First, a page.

Thanks, andy! Yes, I am curious to see if there is any good link between antibiotics & this disease!
They are very tricky! They can save lives, they have their place and time, and for sure they've done so much good in this world, but unfortunately, they are also prescribed very often to acute conditions and in situations where they are not needed!
Interesting! I too remember that I was kind of lightly into this disease, but after coming down with flu/cold (temperature, headaches, fatigue, and everything else) I was prescribed antibiotics! Soon after that, in about 2 weeks or so my ME/CFS got worse and I could not function anymore, had to stop the part-time job I had back then and every day was a struggle...and it still is...
Most people take antibiotics every year, so I doubt you will come up with useful results here. IMO it would make more sense to ask for the specific antibiotic classes like penicillines, tetracyclines, fluorochinolones etc. I would suspect a higher complication rate with flurochinolones compared to other abx.
I took Doxycycline daily for a period of 6 months (as a malarial prophylactic) a year or two prior to ME/CFS symptoms arriving. I've always wondered what damage might have been done by such a sustained period on Doxy. Is anyone aware of any on-going medical research seeking to identify how antibiotic use/overuse might create a susceptibility to ME/CFS (presumably only in people with other predispositions to it, given that millions of people use antibiotics relatively frequently without suffering ME/CFS)? I'd be interested to follow any research that's out there. Thanks.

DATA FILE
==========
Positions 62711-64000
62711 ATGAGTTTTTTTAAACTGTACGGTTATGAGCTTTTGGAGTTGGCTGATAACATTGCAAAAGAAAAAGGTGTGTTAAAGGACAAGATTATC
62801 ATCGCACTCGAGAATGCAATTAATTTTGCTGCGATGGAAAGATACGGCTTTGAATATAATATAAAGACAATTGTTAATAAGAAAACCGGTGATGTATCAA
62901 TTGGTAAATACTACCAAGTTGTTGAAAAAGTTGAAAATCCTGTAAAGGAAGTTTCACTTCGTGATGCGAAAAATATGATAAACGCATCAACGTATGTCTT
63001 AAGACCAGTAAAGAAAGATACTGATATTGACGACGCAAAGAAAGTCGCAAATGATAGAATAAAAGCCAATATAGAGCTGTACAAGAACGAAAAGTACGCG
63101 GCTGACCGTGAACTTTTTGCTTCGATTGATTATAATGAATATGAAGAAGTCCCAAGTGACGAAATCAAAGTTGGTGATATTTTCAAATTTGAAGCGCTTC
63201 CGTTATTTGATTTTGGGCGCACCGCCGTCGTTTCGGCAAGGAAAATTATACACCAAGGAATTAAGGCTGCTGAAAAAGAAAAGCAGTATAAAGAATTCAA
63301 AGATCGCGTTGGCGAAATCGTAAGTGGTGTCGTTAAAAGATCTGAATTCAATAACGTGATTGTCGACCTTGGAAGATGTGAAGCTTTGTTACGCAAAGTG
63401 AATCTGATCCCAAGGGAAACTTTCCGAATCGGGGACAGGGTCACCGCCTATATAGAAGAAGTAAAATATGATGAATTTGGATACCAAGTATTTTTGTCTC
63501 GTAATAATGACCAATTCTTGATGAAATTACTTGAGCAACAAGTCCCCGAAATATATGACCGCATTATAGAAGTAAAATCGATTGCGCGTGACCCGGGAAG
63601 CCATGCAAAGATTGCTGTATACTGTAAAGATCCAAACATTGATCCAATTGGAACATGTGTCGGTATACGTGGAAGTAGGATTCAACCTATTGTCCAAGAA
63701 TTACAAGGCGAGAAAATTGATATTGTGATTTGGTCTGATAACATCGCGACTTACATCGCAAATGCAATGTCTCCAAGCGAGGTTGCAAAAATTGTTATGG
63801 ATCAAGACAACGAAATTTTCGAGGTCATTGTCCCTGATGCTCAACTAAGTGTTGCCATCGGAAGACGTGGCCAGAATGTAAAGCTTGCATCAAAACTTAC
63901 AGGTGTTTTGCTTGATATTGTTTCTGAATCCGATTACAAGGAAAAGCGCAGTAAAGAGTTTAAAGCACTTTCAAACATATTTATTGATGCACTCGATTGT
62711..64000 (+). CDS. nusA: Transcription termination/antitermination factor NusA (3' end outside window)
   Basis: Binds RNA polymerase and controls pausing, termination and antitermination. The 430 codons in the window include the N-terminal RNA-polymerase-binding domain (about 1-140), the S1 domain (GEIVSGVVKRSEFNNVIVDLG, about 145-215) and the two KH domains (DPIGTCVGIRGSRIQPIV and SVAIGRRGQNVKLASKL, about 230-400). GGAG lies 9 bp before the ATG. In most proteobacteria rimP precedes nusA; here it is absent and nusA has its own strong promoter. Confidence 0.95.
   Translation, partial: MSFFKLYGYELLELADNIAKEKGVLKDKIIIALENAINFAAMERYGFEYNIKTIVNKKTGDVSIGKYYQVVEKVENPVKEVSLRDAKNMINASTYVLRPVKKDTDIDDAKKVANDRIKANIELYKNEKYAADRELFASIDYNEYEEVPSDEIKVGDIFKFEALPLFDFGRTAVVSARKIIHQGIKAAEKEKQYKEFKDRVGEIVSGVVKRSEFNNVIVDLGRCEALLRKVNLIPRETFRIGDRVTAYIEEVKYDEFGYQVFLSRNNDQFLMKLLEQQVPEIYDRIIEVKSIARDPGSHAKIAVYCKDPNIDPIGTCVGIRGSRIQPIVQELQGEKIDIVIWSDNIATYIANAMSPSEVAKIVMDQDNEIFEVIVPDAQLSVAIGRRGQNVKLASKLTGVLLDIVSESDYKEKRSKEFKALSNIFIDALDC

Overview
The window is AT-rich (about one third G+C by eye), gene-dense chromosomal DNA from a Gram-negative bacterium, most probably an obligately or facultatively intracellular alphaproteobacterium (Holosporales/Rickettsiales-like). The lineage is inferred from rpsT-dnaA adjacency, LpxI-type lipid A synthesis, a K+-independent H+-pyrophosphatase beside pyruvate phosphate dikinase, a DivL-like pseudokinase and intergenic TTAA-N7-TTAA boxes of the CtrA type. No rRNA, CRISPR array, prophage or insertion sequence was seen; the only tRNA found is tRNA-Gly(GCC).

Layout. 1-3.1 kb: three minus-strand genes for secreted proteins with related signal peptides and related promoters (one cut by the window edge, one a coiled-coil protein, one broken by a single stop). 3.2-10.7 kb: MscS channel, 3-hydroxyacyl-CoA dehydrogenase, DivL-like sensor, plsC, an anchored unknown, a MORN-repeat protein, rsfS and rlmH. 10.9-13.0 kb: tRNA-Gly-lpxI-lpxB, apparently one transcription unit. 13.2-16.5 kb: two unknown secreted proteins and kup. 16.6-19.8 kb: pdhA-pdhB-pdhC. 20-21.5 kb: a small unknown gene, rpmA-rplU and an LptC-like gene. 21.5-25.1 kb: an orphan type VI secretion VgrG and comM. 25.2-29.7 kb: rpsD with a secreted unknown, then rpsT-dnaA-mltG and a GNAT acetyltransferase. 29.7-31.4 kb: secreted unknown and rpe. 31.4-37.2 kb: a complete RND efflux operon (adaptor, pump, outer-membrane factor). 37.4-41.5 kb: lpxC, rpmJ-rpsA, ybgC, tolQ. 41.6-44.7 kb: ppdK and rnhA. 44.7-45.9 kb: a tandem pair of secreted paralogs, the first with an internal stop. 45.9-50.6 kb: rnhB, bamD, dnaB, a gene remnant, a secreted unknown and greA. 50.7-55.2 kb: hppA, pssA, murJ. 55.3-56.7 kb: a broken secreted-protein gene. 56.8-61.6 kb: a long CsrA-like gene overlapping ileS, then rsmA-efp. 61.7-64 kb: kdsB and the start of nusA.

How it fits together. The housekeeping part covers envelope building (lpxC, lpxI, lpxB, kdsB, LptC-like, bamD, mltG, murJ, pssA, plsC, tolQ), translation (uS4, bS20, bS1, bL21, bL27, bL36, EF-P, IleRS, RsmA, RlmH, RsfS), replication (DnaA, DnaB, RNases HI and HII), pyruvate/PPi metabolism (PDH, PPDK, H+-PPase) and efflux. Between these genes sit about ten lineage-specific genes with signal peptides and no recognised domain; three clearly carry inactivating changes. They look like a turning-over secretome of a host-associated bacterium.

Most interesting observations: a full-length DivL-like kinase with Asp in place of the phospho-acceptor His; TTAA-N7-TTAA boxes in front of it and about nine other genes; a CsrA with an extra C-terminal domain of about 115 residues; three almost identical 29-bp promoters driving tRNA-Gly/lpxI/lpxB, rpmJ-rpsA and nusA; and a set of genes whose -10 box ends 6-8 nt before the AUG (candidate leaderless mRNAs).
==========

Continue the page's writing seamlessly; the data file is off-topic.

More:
I have been on antibiotics for 2 1/2 years on the Wheldon protocol with slow steady improvement in physical strength, endurance and continuing nerve damage reversal. The first 6 months were brutal -worse pain and weakness but noticed nerve damage reversal in several areas so I continued. This disease was wrecking my body - as I had clinical signs of Parkinson's( cogwheel rigidity) before the treatment but that has disappeared.